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|The first two weeks from FW's POV
Written by Jenny Allan
(10/3/2005 12:57 p.m.)
When I first read Persuasion, I took all of Anne's judgements of FW at face value and assumed that they were the same as the things (the very few things) which the narrator told us about FW.
Yet it is becoming clear to me on this GR that Anne really sells herself short and in doing so has prejudiced and colored her view of FW's actions. I do not blame Anne for this, she has been living with such constant neglect and her one friend fundamentaly misunderstands her.
In the early chapters here is what we know of FW since the breakup:
He made almost an immediate success (which he attributes to luck) after the break up. He never met any woman (despite shipboard balls and other social activities) to equal Anne. He has a rather absurdly high opinion of what comforts women ought to have, despite the example of her his sister who lives happily on board a ship. He is confident and sanguine, loyal and takes friendships very seriously and deeply. He is almost willfully allowing his vanity to be stroked by the Musgrove girls.
Now, I've put myself in FW's shoes for a moment. What must it be like to find yourself returning to stay in the house, where you had your heartbroken 8 years earlier? I should think every sight, smell and sound should be pure torture. To walk into a room and be suddenly reminded of a pleasant tete a tete, long ago, or to walk in the park and perhaps be reminded of his last meeting with her. I think that is the reason that he must walk to Uppercross every day just to get away from that place. To make it even more painful, the complete happiness of his sister and brother in law in that very haunted place...No wonder he throws himself into an an aquaintance with Musgroves who must distract him from those memories.
What the Admiral describes as "chasing them" (meaning Henrietta and Louisa) might merely be FW running as fast as can away from the past. I think most of FW's actions since the break up have been in part "answering" the convictions of Lady Russell. To prove himself worthy, loyal, dependable...all the things he was not seen to be. At least subconciously, and on a concsious level he admits that he was very keen to have something to do.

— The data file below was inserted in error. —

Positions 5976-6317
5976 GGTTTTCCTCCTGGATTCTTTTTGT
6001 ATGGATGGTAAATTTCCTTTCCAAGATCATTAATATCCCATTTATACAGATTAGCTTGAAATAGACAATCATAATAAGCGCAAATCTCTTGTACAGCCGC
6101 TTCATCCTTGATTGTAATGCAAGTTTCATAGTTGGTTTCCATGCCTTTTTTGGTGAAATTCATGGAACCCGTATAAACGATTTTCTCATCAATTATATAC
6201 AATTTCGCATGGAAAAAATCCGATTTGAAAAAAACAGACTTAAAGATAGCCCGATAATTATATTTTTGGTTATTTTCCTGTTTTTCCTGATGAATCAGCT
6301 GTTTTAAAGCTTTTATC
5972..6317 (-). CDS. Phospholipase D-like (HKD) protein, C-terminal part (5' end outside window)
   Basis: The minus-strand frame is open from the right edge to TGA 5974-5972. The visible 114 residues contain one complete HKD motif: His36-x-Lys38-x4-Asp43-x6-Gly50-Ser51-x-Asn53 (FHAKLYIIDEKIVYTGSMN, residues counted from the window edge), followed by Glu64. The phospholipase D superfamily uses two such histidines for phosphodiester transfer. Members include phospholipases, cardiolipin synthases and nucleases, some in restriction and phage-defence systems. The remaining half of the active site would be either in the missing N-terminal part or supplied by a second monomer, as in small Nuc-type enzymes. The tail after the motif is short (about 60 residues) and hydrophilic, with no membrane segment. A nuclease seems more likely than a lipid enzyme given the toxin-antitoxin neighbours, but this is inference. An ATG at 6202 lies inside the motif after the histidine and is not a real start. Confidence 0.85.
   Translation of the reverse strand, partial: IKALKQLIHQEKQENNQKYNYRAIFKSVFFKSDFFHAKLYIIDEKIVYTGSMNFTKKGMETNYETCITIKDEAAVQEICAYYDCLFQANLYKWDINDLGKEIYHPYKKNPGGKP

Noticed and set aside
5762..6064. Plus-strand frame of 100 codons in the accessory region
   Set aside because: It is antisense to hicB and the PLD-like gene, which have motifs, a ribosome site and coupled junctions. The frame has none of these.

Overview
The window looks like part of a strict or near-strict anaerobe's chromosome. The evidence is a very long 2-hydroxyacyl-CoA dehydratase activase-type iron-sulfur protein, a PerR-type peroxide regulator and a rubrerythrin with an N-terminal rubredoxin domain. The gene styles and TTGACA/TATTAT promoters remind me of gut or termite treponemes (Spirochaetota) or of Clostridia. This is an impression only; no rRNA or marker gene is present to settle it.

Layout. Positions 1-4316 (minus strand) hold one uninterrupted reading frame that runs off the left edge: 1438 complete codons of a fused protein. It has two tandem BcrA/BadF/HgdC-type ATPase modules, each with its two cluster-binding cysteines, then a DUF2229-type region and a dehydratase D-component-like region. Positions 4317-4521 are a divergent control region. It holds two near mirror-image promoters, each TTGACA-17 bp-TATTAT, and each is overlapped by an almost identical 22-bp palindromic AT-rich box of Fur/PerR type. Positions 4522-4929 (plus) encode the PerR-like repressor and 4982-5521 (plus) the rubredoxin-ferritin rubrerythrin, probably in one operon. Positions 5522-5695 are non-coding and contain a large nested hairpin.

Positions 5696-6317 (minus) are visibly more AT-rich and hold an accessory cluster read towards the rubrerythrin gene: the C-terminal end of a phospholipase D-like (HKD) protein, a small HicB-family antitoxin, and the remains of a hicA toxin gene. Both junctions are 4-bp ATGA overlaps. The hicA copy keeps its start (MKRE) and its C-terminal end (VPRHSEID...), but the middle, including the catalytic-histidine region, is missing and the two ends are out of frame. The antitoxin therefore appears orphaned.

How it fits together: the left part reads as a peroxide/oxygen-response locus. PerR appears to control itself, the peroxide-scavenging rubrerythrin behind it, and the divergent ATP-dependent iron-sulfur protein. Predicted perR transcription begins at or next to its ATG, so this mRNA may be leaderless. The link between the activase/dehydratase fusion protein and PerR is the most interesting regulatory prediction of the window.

FW must have seen Anne's ploy to avoid the dinner party for exactly what it was, an attempt to avoid him. He might have felt mortified that she thought he would renew their aquaintance or he might have been met the action with same mixture of dread and curiousity that Anne seemed to have.
Their first meeting was a shock. His phrase, "wretchedly altered" to me suggests that though Anne has "lost her bloom" is now timid and frail, that perhaps he had been seeing a very different woman in his head all the while he was at sea. The mind tends to fix a person at a certain age and appearance and even a separation of a few months can be a shock when the other person has altered at all. Add to this the fact that he had no picture for reference and many months of isolation seeing no women at all, that FW may have put Anne on an impssible pedestal of all that what womanly perfection.
Skipping ahead to the next time we see FW, at the dinner party, he makes many comments blatantly designed to zing Anne. It's clear that he's angry at least at first, and since he cannot communicate any other way, he doesn't waste an opportunity to show that he was hurt. But he seems to soften during the dancing and his eye wanders to her. Does he notice her crying? It's true that he may enquire simply to steel himself against the inevitability of having to dance with her, but I think it's possible that he wants to dance with her. Anne sees it as his natural good breeding and politeness kicking in that he wants to give up his chair for her, but what if he's desparate for any chance to talk at least to clear the air a little or maybe even to confront her.
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